In an attempt to trace the global transformation of Catholicism over the last few decades, the EU-funded CAT-CAM project investigated the evolution of the charismatic movement in Europe and North America. More specifically, it studied the growth of the Catholic Charismatic Renewal (CCR). This research was undertaken with the support of the Marie Skłodowska-Curie International Fellowships – Global Fellowships programme.
Following the tracks
The research emphasis was on the North American part of the story. It began with the identification of the origins of the CCR back in 1967, when two Catholics were baptised in the Holy Spirit in Pittsburgh, PA. CAT-CAM then presented the development of the movement in Indiana, Michigan and, further, its spread to Europe. Initial patterns of the movement’s leadership and organisation in its early institutional forms prove to be the key element that influenced the renewal in the rest of the world. The dense network of relationships between North American and European charismatic leaders and other international leaders is indicative of the movement’s role in the transformations that led to the current state of Catholicism. The findings shed a light on the reaction of the Catholic ecclesiastical world, from the initial detachment from the movement to its gradual legitimisation. Moreover, project research showcases the issue of gender within the CCR, a result of the predominance of men among charismatic lay leaders and certain charismatic literature, and its impact on the whole identity of the movement.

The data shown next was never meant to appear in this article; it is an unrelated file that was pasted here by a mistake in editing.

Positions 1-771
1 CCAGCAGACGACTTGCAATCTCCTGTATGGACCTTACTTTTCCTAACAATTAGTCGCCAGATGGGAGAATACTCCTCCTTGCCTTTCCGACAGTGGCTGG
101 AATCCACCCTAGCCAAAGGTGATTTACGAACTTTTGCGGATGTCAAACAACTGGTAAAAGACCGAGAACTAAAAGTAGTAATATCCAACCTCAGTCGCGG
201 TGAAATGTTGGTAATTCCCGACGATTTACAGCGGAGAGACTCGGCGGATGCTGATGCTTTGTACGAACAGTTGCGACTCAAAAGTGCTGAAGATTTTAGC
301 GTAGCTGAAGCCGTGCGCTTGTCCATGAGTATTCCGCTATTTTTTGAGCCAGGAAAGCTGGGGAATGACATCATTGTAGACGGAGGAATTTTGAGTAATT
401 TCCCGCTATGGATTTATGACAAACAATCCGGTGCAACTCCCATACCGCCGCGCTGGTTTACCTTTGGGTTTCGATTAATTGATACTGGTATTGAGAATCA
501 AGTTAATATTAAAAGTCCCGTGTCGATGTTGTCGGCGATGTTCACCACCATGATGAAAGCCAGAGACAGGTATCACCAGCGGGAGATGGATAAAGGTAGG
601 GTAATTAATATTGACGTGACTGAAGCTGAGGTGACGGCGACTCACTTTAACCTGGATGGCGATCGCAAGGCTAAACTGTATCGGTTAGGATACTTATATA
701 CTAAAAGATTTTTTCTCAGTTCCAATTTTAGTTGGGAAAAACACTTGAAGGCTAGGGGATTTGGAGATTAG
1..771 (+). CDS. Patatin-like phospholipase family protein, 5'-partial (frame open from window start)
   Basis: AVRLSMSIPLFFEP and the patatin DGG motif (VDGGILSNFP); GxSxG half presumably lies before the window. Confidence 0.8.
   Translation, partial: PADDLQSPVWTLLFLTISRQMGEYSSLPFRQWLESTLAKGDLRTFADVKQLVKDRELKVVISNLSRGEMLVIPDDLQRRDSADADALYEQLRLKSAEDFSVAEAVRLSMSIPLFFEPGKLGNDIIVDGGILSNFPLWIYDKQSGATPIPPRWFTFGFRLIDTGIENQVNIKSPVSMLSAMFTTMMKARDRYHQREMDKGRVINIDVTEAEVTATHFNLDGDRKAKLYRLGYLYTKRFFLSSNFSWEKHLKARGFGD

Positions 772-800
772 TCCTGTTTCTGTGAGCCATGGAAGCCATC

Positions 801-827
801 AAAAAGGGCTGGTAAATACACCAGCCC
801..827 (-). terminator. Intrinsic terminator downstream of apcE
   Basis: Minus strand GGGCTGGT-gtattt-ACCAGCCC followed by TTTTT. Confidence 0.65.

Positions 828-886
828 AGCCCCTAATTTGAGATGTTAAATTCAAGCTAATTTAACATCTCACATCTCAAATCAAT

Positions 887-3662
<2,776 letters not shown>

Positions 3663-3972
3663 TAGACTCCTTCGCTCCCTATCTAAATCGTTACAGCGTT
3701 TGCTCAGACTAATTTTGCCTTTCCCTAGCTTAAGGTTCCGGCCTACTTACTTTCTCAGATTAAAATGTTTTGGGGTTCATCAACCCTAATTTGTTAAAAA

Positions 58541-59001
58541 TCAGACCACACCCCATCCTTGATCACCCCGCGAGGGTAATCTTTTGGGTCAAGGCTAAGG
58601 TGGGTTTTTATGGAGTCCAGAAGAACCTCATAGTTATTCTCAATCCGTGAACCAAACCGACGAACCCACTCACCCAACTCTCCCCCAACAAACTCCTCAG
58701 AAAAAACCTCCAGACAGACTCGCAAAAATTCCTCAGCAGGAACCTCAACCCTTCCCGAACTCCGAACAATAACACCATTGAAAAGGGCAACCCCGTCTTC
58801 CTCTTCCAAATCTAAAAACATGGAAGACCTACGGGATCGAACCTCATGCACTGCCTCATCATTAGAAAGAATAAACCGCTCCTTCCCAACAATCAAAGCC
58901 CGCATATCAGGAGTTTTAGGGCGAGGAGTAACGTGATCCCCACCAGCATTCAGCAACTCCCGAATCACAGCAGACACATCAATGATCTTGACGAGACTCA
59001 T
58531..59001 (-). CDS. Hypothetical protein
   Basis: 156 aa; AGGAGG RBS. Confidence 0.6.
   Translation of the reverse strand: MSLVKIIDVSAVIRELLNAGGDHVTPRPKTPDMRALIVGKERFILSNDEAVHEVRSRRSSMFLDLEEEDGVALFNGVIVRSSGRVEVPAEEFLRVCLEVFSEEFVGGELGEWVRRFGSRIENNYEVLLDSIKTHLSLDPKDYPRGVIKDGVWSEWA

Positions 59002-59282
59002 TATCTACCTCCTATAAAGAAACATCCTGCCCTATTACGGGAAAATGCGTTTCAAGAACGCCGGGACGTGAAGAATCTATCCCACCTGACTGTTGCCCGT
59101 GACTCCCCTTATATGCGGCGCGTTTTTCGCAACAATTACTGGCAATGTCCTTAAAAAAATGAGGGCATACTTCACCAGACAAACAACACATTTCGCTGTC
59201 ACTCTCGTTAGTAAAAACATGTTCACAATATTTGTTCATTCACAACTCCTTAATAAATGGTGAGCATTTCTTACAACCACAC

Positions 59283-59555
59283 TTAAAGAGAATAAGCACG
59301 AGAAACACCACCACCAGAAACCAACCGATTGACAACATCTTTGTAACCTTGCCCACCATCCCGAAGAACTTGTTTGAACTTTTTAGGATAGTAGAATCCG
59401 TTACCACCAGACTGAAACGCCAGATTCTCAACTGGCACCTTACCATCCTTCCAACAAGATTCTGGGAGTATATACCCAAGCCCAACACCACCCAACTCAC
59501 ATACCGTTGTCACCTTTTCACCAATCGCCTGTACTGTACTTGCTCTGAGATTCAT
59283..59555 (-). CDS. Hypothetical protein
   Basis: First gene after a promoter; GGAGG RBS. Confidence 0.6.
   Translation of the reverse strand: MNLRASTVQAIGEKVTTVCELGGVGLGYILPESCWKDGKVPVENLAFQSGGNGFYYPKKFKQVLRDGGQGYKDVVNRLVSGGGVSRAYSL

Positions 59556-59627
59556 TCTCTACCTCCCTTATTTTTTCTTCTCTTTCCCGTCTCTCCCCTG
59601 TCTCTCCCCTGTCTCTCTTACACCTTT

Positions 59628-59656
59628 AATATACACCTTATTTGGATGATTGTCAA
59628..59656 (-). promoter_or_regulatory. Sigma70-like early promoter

Using fresh tools, overcoming challenges
What makes CAT-CAM unique is the originality of its methodology. To investigate the origins of the Catholic charismatic movement from a historical perspective, primary sources were used “not only the historiography ‘from the very beginning’, but also the timely theological responses and the first sociological investigations carried out on the field,” notes Valentina Ciciliot, Marie Skłodowska-Curie research fellow at project host Ca’ Foscari University of Venice. Because of the necessary utilisation of oral sources, the human factor has been an essential element of the research process. As such, the most serious challenge proved to be the need to adapt the legal framework so as to facilitate the collection of oral testimonies – interviews with actors involved in the history of the Catholic charismatic movement, for example. “It was a long and quite complicated process because of the sensitive data that were involved, but it was really fruitful at the end,” Ciciliot explains.
Providing a new perspective and greater awareness
Now complete, CAT-CAM resulted in the opening of a new interpretive perspective for the understanding of the Catholic charismatic movement, as well as of the developments within the Catholic Church on a broader scale. The 3-year project included archival research and publications. The fellow delivered a series of specialised conferences and seminars, and project results became the core subject of a two-class course on North American Christianity. The main outcome of the project is a monograph titled ‘A new Pentecost: How the Catholic Charismatic Movement Made the Church Global’, which is currently in progress.
CAT-CAM, Catholic charismatic movement, Catholicism, European identity, religion, Catholic Charismatic Renewal, Catholic Church, Christianity